Jean-Pierre Melville’s Le silence de la mer is undoubtedly one of the most assured film debuts of all time; an adaptation of an underground novel by Jean Bruller, written (under the pseudonym Vercors) during the Nazi occupation of France, the film shows a director already at the height of his visual powers. As film scholar Ginette Vincendeau points out in this excerpt from a new interview on our release, much of the film's power comes from the cinematic devices Melville uses to communicate the darkness of the story, particularly in his portrayal of the central figure of a German officer who has been billeted in the home of a middle-aged Frenchman and his niece.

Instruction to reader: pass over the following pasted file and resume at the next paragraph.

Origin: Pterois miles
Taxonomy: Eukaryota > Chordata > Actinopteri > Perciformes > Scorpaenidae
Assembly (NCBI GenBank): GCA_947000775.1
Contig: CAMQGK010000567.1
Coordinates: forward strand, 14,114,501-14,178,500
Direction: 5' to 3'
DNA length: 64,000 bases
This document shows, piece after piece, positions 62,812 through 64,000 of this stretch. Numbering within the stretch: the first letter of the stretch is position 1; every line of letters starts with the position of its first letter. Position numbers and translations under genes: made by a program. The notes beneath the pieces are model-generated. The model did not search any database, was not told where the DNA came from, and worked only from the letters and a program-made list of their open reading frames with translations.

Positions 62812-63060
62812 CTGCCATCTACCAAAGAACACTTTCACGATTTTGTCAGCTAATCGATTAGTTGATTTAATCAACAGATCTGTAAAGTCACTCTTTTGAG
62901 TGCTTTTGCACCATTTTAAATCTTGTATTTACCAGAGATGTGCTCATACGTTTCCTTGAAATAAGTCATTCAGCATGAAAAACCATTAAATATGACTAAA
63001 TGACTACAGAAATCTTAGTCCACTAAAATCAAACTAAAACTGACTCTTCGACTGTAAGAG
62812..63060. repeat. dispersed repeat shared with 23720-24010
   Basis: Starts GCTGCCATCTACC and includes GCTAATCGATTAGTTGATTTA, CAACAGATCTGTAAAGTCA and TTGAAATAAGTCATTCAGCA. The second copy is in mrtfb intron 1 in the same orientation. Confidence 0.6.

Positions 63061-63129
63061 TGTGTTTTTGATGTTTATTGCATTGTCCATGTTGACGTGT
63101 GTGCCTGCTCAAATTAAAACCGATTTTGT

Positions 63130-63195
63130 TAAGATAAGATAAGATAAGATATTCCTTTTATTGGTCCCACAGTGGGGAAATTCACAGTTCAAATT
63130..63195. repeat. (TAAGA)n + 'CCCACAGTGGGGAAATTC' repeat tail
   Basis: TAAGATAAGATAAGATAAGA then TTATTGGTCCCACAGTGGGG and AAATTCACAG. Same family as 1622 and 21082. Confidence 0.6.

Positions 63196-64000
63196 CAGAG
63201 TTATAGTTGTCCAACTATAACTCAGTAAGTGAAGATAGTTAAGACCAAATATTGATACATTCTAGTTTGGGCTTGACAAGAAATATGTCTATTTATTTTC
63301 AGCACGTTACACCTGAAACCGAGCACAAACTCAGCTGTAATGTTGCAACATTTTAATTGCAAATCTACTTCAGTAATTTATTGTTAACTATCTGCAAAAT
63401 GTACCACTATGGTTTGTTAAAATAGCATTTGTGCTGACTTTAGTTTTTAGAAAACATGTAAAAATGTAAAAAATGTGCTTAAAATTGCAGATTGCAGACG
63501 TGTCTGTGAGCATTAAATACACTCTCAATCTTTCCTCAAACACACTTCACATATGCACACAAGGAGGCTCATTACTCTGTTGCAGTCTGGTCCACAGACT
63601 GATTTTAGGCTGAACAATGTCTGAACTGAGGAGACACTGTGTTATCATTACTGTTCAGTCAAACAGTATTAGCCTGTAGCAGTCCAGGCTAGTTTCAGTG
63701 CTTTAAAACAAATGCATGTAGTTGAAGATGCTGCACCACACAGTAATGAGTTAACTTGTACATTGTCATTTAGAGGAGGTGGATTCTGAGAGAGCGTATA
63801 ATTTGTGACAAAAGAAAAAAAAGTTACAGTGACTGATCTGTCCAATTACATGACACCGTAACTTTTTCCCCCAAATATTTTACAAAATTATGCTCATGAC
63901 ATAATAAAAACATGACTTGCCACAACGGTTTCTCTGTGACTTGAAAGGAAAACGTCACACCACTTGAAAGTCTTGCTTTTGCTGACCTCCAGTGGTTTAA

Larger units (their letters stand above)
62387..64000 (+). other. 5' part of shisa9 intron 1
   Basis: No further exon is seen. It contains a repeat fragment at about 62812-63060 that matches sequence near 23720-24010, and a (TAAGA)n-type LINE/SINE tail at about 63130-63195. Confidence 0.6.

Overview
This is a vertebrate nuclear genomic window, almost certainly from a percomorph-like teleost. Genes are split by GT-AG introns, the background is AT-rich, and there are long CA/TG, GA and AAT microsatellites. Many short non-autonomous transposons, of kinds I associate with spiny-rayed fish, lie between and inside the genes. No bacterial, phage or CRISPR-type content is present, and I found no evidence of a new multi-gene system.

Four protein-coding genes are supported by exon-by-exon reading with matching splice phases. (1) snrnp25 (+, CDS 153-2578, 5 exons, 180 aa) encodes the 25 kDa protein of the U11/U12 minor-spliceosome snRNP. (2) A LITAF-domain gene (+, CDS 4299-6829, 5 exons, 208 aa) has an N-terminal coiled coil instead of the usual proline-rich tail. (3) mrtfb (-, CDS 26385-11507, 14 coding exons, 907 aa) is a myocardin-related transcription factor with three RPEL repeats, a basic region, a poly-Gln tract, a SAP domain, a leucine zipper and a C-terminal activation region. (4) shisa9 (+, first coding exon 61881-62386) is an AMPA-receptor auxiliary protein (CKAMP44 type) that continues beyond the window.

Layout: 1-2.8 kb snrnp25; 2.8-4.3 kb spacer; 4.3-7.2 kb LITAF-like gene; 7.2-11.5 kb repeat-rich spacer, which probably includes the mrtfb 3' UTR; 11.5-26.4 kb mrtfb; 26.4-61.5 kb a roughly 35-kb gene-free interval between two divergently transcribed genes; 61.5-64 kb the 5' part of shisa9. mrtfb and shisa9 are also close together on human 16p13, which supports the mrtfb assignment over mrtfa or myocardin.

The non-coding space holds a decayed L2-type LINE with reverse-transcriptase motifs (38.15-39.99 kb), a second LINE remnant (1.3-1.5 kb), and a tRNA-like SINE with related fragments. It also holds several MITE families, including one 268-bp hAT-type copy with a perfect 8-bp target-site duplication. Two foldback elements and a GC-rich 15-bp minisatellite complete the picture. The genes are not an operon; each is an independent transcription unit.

Why Swing Time Is the Greatest of All Dance Films
In this excerpt from an interview on our new edition of the Astaire-Rogers classic, dance critic Brian Seibert explains how beautifully and cleverly the film integrates dance into the structure of a romantic-comedy plot.
A Moody Meditation from the Set of Blue Velvet
In a rarely seen documentary about David Lynch’s 1986 masterpiece, the director and his star, Isabella Rossellini, give their candid impressions about the creative journey they’ve embarked on together.